Killer

33. He has the blood of thousands on pandemic victims on his hands

Since February, when the world first learned of the coronavirus now known as Covid-19, we’ve learned much of its complex nature and seen several areas in which the federal government’s response has been severely detrimental to the public good. Since there are multiple areas in which DT’s behavior has been inexcusably awful, it is probable that the topic will be revisited during the course of this 50-day blog blitz. Put it another way: with 200,000 dead and no end in sight, this deserves more than one reason out of 50.

After a slight bit of fumbling at the beginning, the experts have been remarkably consistent about what is needed to effectively tackle the pandemic. We need to have rapid testing and contact tracing on a massive scale, we need to practice social distancing as much as possible, and we need to wash our hands a lot and refrain from touching our faces. We should wear masks when in public, especially indoors. There are other steps that may be helpful, but those are the basics.

Given the profusion of state and local governments in the United States and the diverse, often parochial nature of its population, trying to enact uniform policies nationwide is a bit like herding cats. Nevertheless, it is incumbent upon federal authorities to try. After all, interstate travel cannot completely end even in a pandemic, and the virus doesn’t respect geopolitical boundaries. At a minimum, the federal government could help by:

  • delivering a consistent, factual message with sound, science-based recommendations for state and local governments and advice for individuals and households;
  • ensuring that all healthcare workers and other vulnerable persons promptly receive appropriate protective equipment and relevant medical supplies in adequate numbers as promptly as possible, by coordinating supply lines based on need and by invoking the Defense Production Act if necessary;
  • providing the financial resources, equipment, and training necessary to allow all states to test a sufficient number of people and implement effective contact tracing to address local outbreaks;
  • ensuring that masks and hand sanitizer are available and affordable for everyone;
  • protect those who have lost their jobs during the pandemic by putting a freeze on evictions, mortgage foreclosures, utility cutoffs, and student loan defaults, and by providing sufficient replacement income to ensure that basic needs are met;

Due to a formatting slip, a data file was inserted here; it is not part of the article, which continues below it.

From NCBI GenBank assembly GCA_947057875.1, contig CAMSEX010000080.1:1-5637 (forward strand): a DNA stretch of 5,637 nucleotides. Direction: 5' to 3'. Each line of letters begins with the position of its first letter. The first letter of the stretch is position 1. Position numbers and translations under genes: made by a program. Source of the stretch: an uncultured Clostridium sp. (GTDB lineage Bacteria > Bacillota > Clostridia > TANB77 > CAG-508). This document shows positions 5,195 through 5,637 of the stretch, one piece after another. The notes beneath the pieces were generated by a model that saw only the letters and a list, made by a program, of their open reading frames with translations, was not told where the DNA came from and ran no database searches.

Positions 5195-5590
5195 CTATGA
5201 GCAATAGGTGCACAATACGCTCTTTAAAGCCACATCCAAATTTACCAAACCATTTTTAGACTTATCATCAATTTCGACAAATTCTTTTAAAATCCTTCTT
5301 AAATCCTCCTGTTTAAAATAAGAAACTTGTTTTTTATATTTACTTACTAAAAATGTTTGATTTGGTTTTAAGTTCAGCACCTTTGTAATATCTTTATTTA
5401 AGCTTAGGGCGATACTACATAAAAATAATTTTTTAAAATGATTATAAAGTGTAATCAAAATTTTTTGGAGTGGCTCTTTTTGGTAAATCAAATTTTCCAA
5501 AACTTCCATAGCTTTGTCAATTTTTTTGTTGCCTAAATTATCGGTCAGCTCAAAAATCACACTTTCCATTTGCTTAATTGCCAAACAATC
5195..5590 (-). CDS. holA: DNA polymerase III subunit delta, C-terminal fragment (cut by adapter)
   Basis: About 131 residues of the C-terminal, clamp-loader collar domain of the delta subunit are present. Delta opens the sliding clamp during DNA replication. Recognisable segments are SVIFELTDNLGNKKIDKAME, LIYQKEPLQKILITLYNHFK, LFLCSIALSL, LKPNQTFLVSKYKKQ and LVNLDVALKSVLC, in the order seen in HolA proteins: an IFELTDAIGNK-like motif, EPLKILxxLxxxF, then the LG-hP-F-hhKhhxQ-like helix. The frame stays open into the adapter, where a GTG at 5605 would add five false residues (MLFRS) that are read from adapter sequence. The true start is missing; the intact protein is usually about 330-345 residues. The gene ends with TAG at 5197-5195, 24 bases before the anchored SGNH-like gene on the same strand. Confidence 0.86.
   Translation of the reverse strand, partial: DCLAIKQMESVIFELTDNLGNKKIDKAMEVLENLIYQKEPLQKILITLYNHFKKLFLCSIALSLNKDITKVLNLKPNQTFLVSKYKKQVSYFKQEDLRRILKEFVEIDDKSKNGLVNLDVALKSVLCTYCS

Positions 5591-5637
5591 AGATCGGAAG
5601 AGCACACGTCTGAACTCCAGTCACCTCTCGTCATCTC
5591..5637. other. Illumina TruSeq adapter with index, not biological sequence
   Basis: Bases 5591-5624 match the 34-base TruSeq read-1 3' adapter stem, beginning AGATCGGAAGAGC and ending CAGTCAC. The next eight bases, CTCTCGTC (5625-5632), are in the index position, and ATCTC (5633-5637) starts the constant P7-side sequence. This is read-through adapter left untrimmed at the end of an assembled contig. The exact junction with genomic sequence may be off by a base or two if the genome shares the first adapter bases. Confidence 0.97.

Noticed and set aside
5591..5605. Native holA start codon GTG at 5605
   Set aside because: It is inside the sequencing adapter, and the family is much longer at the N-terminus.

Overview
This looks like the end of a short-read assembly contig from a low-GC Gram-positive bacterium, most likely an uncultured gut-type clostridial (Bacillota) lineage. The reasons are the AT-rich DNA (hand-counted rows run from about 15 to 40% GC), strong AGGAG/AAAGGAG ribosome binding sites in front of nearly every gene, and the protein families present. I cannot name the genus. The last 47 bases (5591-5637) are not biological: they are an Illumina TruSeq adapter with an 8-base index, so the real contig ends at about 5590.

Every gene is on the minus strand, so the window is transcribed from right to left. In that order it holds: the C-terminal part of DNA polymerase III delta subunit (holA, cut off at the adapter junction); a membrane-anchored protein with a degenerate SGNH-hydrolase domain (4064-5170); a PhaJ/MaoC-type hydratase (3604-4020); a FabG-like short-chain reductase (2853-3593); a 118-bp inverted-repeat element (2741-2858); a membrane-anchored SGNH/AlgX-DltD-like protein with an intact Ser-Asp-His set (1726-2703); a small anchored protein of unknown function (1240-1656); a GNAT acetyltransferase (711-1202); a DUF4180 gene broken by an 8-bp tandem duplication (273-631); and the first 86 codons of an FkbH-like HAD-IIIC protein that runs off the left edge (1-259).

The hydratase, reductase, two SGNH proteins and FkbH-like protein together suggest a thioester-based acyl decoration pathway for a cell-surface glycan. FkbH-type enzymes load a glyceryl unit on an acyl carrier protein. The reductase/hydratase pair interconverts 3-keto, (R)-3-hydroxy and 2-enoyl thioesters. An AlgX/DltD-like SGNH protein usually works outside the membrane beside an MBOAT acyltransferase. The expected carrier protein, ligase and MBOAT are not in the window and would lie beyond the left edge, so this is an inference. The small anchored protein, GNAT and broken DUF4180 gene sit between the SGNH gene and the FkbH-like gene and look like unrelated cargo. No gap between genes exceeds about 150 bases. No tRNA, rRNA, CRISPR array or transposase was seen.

• provide grants—or, in the case of for-profit corporations, low- or no-interest loans—to ensure that essential services such as utilities and public transportation continue to operate, and offer ongoing financial assistance to small businesses impacted by the pandemic.

Very little of the above has happened, and for the most part, one man is to blame. Instead of taking these constructive steps, DT has made wildly inconsistent, often false claims about the coronavirus and repeatedly used racist nomenclature when referring to it. He has denied that it poses a threat, then acknowledged the threat but promised it would be over by Easter. He then assured the nation that it would magically go away come summer. He has steadfastly refused to wear a mask, mocked mask wearers, and continues to host large gatherings of maskless people who are not social distancing. He has directed a disproportionate amount of assistance to states whose electors voted for him in 2016. He has declined to acknowledge that Covid-19 is a potential threat to anyone regardless of age or health, and that it has disproportionately infected people of color. He has publicly second-guessed and sidelined the most qualified epidemiology experts in the government. He has refused to pay America’s share for the World Health Organization. He has pushed drugs that have no proven efficacy for treating Covid-19. He has mused aloud about patients injecting disinfectant to cure themselves. He has refused to allow the U.S. to join an international vaccine-development consortium, and has indicated he would bypass normal FDA channels to approve a vaccine before it has been shown to be effective and safe. He has declined to work with Congress to extend unemployment benefits. He has urged the reopening of schools, falsely claiming that children are immune to the virus.

The list of DT’s actions and non-actions could go on for much longer than what’s listed above. The point is, his response to the pandemic demonstrates beyond the shadow of a doubt that he is utterly unqualified for the job of president. There can be little doubt that his utter failure to deal with the pandemic in a rational way has resulted in a large number of unneeded deaths. One in 1500 Americans have already died from the disease; for African Americans, the ratio is 1 in 1000. Experts are predicting 400,000 deaths by the end of the year. If we don’t want to see a million deaths before this is over, we need to vote him out of office.

The screeching violin

It is said that Nero fiddled while Rome burned. (He didn’t really—he may have lyred—but let’s not be picky.) The extent of DT’s relationship with music appears to be limited to his penchant for ordering copyrighted songs played without the artists’ permission at his germ-laden rallies, but instead of fiddling he’s tweeting while small businesses are still closing by the thousands, millions of Americans remain out of work, and the ICUs start filling up again as Covid-19 cases spike around the country. Oh, and the West Coast is still burning.

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